Nonsteroidal anti-inflammatory drugs (NSAIDs) reduce joint pain and inflammation. They do not prevent joint damage, but they can relieve pain and stiffness and improve joint function.

There are many NSAIDs available. NSAIDs commonly used for AS include:

  • celecoxib (Celebrex®, generics)
  • diclofenac (Voltaren®, generics)
  • ibuprofen (Advil®, Motrin®, generics)
  • indomethacin (generics)
  • meloxicam (Mobic®, generics)
  • naproxen (Naprosyn®, generics)
  • What does it do? The way NSAIDs work is not completely understood, but it is believed to be involved in blocking chemicals in the body that cause inflammation.
  • How do I use it? Depending on the type of NSAID medication, they are usually taken each day, when required, in divided doses.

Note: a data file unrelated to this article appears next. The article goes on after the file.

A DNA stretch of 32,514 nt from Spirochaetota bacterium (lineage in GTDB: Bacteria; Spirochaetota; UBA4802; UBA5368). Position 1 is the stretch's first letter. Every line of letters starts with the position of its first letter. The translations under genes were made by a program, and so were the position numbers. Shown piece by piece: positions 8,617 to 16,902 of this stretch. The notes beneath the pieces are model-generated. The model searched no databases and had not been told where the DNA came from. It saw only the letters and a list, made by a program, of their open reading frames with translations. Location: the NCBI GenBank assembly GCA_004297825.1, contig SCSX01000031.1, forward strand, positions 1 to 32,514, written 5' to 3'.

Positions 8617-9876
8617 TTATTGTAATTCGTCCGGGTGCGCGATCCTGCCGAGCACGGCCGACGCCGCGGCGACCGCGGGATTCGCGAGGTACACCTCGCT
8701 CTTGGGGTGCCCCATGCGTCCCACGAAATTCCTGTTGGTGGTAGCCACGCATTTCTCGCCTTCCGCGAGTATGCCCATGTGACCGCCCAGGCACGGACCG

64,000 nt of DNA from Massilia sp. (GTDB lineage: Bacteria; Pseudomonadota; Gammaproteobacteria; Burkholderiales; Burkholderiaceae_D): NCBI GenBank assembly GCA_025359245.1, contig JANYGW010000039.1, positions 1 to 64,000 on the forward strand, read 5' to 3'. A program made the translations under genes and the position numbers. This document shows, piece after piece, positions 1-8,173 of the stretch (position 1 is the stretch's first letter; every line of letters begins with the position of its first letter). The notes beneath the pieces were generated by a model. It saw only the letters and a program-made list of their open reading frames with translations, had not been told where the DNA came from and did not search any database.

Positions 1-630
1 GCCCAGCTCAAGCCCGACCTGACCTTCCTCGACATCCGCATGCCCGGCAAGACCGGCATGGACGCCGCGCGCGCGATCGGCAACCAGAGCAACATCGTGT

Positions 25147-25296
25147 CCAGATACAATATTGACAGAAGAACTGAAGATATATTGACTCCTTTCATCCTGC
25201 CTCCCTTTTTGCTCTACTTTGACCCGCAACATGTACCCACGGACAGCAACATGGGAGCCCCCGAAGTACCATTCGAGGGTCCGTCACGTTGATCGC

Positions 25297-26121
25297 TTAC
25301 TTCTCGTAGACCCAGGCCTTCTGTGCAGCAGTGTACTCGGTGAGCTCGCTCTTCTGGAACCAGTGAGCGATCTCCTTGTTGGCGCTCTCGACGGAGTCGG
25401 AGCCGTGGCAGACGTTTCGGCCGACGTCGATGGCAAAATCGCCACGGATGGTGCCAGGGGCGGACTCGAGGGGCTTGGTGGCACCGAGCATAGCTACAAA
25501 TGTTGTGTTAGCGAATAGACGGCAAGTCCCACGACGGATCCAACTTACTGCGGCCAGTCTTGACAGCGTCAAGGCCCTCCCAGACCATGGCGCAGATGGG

Common side effects associated with NSAIDs can include upset stomach, nausea, vomiting, diarrhea, constipation, heartburn, dizziness, headache, and abdominal pain. Other side effects can include ringing in the ears, fluid retention, skin rash, and increases in blood pressure. Serious side effects include ulcers, stomach bleeding, heart problems (including increased risk of heart attack or stroke), and kidney problems.

Many of the gastrointestinal side effects can be minimized by taking them with food or adding another medication to help protect the stomach lining. Let your doctor know if you have kidney or liver problems, blood disorders, heart problems, high blood pressure, asthma, or diabetes.

Talk to your doctor for more information on treating AS with NSAIDs.